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  • 4 Simple and Fun Games That Will Help Discipline Your Child

    Games do more than just entertain your child. It also sharpens their mind.
    by Kitty Elicay .
4 Simple and Fun Games That Will Help Discipline Your Child
PHOTO BY iStock
  • Temper tantrums are common with toddlers because the part of the brain that promotes self-control — the prefrontal cortex — isn’t fully developed yet. As your child grows, that part of the brain matures, so while it’s understandable for a 2-year-old to throw a tantrum every now and then, you expect a school-age child to be better at handling her emotions. This is called a self-regulation skill, also known as self-discipline or self-control.

    What is self-regulation?

    Self-regulation is the ability to monitor and control our behavior and emotions, and then alter it to suit any situation. “It includes being able to resist highly emotional reactions to upsetting stimuli, to calm yourself down when you get upset, to adjust to a change in expectations, and to handle frustration without an outburst,” according to Child Mind Institute.

    According to studies, self-regulation is an important trait that benefits children later in life and is considered essential for success. A 2015 study published in Psychological Science journal found that children with higher self-control are more likely to find and retain jobs as adults. They can better set goals, solve problems, and control impulses. Meanwhile, having poor self-regulatory skills as a kid can have troubling outcomes when you reach adulthood, including poor physical health, higher unemployment rates, and mental health issues, according to The Bump.

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    How to improve self-regulation skills

    Playtime holds an essential role in self-regulation. According to a recent study by the University of Otago in New Zealand, parents can help their children learn self-regulation through simple games and day-to-day tasks.

    In New Zealand, preschoolers with behavioral difficulties are treated using the “Positive Parenting Program” (Triple P), which aims to improve self-regulation by providing clear and logical consequences to guide behavior, and uses techniques like quiet time and time outs to promote self-soothing in children.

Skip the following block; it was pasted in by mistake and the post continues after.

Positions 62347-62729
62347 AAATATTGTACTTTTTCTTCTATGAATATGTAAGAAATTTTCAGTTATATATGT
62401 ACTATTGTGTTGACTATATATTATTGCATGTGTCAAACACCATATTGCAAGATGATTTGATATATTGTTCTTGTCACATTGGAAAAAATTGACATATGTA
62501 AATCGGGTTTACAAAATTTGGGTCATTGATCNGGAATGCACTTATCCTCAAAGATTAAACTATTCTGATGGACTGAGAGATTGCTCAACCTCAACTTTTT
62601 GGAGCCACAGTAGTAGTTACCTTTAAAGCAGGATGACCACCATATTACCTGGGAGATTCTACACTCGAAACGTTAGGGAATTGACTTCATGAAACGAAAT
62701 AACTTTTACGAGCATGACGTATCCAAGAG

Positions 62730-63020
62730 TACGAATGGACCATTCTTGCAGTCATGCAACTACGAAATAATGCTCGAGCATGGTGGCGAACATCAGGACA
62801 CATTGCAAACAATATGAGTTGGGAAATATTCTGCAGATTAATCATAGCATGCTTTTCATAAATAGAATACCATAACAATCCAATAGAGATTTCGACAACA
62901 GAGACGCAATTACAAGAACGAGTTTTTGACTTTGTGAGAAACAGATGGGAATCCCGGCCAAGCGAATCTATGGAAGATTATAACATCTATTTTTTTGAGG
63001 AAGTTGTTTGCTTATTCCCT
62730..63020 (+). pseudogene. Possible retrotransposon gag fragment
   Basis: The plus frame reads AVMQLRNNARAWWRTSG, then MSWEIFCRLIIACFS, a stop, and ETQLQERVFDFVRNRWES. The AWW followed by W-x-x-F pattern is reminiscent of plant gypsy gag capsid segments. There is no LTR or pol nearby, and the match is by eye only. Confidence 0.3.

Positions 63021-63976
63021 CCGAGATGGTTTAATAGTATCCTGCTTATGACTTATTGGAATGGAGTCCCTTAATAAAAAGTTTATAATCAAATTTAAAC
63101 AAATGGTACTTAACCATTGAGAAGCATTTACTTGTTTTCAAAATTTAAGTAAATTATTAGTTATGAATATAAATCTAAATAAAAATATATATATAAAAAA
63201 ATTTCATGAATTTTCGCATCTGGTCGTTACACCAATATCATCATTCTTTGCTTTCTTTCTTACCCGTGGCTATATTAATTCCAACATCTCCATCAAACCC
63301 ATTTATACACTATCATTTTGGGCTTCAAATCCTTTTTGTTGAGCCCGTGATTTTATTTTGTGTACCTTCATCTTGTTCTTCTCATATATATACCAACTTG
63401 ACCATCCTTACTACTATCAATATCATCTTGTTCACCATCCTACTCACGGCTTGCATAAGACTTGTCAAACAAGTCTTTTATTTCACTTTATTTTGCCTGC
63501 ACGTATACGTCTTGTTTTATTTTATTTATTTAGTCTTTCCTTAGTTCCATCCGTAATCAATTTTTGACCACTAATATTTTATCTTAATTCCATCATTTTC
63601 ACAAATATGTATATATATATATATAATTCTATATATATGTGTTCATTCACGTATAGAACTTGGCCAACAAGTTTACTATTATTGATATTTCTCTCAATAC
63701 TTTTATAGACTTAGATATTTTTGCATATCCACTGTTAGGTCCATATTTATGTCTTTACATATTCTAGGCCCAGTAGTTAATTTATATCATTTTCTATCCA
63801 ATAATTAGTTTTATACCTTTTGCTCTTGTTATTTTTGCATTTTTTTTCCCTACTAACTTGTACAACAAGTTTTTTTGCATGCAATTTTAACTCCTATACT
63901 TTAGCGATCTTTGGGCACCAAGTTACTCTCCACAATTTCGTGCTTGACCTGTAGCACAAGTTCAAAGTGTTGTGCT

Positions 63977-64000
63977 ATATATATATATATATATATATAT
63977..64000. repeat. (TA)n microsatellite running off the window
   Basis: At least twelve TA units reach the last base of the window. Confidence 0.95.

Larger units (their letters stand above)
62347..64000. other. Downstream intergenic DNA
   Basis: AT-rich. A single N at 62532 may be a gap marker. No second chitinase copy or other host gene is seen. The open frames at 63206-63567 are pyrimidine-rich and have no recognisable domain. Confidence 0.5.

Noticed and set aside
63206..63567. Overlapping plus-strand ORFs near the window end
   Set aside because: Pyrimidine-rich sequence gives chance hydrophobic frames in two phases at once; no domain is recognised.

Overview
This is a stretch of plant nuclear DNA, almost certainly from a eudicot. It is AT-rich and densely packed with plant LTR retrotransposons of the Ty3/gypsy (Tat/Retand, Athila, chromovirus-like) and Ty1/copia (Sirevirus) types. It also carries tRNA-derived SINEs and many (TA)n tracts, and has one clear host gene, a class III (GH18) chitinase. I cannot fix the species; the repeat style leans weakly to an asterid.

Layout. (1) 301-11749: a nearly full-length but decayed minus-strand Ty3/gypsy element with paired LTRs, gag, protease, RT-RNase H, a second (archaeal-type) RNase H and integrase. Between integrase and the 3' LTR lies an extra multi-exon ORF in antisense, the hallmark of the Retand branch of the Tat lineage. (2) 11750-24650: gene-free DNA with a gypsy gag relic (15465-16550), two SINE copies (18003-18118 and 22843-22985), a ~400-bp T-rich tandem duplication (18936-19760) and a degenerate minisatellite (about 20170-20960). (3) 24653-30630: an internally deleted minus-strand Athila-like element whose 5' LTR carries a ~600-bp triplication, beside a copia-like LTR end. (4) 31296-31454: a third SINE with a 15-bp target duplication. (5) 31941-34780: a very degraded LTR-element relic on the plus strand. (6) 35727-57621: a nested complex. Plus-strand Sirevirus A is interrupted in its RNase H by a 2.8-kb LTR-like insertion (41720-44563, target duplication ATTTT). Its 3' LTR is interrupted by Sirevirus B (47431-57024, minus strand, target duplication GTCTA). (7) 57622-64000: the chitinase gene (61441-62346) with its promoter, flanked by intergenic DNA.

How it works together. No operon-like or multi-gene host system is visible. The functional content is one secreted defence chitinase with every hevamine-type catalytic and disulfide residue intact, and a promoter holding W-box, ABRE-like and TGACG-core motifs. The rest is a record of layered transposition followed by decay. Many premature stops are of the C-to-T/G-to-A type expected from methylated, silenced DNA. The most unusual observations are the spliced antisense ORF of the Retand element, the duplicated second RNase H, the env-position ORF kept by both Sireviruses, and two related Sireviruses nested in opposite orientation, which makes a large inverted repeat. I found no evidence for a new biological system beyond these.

But researchers from the University of Otago, led by Dr. Dione Healey of the Department of Psychology, wanted to find an alternative intervention that is based on structured play. Called Enhancing Neurobehavioral Gains with the Aid of Games and Exercise (ENGAGE), researchers found that it was as effective as Triple P in managing children with challenging behavior.

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    ENGAGE involves parents and children playing structured games like puzzles, musical statues, hopscotch (piko), blocks and skip rope, for 30 minutes a day. With these kinds of games, kids learn that they need to focus, wait their turn, and plan their next move. If something doesn’t go the way they want it to go, children also learn how to manage their frustration.

    Over 12 months, researchers followed sixty families with children ages three to four and assigned them to undergo either the Triple P or ENGAGE intervention. They found that ENGAGE reduced hyperactivity, inattention, and aggression as much as Triple P and kids maintained these behaviors up to a year later.